Order restricts driftnet fishing

Most of inlet closed to commercial salmon fishers today

Posted: Monday, July 10, 2000

The Alaska Department of Fish and Game has issued an emergency order that closes most of Cook Inlet to commercial driftnet salmon fishing.

The use of drift gillnets during today's 12-hour opening is restricted to the Kenai and Kasilof sections of the upper subdistrict, also known as the corridor. The period runs from 7 a.m. to 7 p.m.

Jeff Fox, area management biologist for Fish and Game, said this kind of closure is written into the regulations, which are made by the board of fisheries, and occurs yearly. The emergency order does not apply to setnetters.

The corridor, Fox said, is between two- to four-miles wide and 40-miles long and extends from the Colliers Dock in Nikiski, to one mile north of the Ninilchik River.

The restriction is used to increase escapement of red salmon to the north end of Cook Inlet.

"This is basically to usher northern bound Susitna River fish," Fox said.

Fish and Game has had problems with the Susitna River escapement in previous years, he said.

The total number of red salmon that have made it up the Yentna River, a tributary of the Susitna, as of Saturday is only 1,740.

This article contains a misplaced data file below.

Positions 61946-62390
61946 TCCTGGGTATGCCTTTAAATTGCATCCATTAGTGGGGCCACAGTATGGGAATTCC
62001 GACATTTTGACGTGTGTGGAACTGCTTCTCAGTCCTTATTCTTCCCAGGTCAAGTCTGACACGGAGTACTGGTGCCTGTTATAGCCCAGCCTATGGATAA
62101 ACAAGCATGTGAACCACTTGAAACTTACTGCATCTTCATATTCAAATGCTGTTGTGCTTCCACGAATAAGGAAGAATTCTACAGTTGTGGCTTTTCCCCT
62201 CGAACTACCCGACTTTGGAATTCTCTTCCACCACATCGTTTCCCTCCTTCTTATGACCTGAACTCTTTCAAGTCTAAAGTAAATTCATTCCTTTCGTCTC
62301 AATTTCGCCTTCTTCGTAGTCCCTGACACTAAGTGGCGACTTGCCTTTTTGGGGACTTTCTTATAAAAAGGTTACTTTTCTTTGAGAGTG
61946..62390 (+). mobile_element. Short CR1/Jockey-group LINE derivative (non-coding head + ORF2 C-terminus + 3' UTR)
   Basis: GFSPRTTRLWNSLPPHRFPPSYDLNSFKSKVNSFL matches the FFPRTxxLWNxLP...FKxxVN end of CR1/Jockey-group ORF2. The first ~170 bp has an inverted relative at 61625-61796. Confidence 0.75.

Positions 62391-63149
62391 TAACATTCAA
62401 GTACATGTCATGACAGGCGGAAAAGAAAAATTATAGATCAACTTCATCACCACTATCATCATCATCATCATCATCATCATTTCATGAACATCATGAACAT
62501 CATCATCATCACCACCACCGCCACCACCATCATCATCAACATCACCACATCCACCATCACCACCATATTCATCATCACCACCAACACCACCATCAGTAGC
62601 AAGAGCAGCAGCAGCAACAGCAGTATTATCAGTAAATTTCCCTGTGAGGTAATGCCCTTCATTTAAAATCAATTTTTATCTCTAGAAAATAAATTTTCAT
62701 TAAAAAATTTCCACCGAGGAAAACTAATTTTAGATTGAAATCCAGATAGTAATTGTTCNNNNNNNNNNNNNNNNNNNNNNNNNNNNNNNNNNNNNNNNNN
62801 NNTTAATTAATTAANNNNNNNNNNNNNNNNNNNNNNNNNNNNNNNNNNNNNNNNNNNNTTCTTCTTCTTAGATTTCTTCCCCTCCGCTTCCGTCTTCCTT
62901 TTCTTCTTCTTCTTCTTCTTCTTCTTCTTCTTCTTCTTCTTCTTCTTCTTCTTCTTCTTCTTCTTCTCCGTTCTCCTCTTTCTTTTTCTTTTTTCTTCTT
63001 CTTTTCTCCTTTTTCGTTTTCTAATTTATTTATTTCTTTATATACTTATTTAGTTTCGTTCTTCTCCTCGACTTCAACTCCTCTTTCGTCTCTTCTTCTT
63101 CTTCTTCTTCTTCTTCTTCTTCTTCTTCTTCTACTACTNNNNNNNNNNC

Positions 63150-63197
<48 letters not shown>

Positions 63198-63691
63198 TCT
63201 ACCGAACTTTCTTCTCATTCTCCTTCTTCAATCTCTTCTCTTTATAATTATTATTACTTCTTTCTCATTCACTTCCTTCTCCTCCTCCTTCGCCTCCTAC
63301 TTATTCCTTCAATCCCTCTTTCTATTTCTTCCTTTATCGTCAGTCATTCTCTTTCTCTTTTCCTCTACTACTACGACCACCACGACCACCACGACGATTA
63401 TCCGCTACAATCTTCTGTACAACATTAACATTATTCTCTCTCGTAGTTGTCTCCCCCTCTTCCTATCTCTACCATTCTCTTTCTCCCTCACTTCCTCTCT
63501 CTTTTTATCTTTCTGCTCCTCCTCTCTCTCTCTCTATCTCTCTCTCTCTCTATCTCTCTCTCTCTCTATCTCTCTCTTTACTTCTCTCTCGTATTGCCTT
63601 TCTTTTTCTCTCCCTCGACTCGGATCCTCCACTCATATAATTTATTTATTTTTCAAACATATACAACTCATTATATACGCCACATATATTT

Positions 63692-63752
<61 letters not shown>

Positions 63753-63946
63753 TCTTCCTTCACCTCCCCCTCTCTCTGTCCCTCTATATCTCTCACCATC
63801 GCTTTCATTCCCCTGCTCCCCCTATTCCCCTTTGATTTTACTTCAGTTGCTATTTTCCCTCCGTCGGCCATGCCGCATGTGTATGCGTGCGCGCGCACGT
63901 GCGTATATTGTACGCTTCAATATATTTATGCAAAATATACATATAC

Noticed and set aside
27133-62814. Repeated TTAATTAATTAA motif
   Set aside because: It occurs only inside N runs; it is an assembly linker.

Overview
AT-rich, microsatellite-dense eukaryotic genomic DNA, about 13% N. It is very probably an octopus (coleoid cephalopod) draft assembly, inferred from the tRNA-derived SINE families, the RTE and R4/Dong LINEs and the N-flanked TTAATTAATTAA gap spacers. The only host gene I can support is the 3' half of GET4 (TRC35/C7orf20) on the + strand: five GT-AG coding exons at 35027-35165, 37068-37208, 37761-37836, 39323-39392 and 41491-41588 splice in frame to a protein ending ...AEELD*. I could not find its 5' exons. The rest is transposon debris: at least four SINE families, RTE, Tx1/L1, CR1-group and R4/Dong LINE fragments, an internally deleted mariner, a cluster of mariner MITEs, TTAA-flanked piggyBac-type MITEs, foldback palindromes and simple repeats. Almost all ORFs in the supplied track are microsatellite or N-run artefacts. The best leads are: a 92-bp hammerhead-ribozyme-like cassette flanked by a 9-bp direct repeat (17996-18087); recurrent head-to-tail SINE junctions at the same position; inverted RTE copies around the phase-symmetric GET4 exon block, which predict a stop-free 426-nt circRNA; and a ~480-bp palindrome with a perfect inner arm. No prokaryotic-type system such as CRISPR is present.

Kenai River escapement as of the same date stands at 22,618, while the Kasilof has seen 99,704 reds return.

Though Kenai and the East Foreland subdistricts were closed Thursday. Fox said the total catch was 90,000 red salmon, with driftnetters taking 70,000 and setnetters taking the rest.

Bob Merchant, president of the United Cook Inlet Drift Association and a driftnetter himself, is affected by Sunday's order and said today would have probably been a good day for fishing outside the corridor.

"The Kasilof run is coming in pretty good, but it is pretty scratchy in the corridor," he said.

Merchant also said Thursday's run was not great.

"Well," he said, "it could have been better."

Merchant said the price per pound for sockeye is 85 cents, which was higher than the last period on July 3.

"As long as that trend continues, we should be at the price we want in a week or two," he said. "We are hoping for over a dollar."

Rob Williams, president of the Kenai Peninsula Fishermen's Association, said fish prices are 80 cents per pound for setnetters.

"Nobody is very happy with that price at all," he said.

He also said Thursday's catch had dropped off from the opening on July 3.

But with the Bristol Bay run tapering off, fishers are looking for the price of red salmon to rise, Williams said.

"We are really hoping the price is going to go up very soon," he said.



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